Alveolar ridge

Alveolar ridge

An alveolar ridge (also known as the alveolar margin) is one of the two jaw ridges either on the roof of the mouth between the upper teeth and the hard palate or on the bottom of the mouth behind the lower teeth. The alveolar ridges contain the sockets (alveoli) of the teeth. You can touch their shapes by moving your tongue in the area right above or beneath the teeth sockets. Its surface is covered with little ridges. You can only see these with a mirror small enough to go inside your mouth. Sounds made with the tongue touching the alveolar ridge while speaking are called alveolar. Alveolar consonants are, for instance, [t], [d], [s], [z], [n], [l] like in the words time, dragon, superman, zeal, nasty and lollipop. When pronouncing these sounds you can feel your tongue touching ([t], [d], [n]), or nearly touching ([s], [z]) the upper alveolar ridge which can also be referred to as gum ridge.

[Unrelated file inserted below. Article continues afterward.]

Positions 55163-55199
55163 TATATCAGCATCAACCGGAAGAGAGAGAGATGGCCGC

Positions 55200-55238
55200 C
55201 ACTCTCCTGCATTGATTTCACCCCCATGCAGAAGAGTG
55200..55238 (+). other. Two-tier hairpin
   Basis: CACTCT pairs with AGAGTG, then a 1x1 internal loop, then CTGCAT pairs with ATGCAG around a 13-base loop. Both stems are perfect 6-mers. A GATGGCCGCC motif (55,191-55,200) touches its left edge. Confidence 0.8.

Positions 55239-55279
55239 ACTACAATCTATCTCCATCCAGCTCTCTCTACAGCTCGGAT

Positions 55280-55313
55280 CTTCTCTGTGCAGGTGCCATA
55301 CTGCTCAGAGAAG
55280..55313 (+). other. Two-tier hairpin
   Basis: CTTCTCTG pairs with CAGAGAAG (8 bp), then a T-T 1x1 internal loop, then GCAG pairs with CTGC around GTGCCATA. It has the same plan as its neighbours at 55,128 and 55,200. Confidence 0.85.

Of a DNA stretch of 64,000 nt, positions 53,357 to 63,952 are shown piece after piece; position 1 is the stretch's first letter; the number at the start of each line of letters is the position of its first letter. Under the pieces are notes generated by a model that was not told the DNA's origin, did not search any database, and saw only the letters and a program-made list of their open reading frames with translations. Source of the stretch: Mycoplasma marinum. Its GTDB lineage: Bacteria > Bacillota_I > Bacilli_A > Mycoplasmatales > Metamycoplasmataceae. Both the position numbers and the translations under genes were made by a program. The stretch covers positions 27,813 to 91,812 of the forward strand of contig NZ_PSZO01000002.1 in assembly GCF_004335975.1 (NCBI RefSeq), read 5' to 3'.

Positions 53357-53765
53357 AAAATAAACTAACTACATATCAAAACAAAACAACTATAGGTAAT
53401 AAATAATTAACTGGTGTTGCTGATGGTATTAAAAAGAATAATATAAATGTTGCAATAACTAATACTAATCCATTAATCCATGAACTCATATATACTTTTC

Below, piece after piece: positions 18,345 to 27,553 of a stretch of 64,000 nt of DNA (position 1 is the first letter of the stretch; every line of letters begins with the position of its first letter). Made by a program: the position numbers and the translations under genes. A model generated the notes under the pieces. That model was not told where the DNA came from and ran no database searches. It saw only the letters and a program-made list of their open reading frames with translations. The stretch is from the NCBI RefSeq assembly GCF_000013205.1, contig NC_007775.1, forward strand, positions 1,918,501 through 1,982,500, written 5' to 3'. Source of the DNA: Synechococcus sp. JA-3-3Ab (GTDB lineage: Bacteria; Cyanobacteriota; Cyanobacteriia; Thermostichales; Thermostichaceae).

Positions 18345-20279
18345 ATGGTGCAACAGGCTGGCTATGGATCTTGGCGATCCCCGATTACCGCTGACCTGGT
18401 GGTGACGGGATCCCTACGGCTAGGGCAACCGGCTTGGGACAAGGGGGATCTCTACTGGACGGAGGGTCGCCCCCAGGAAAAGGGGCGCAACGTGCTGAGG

In many languages consonants are articulated with the tongue on (touching), or close to (without touching) the upper alveolar ridge. The former are called alveolar plosives, and the latter alveolar fricatives. See also alveolar consonant.

See also: List of phonetic topics

Literature

Roach, Peter: English Phonetics and Phonology. Cambridge University Press, 2004.

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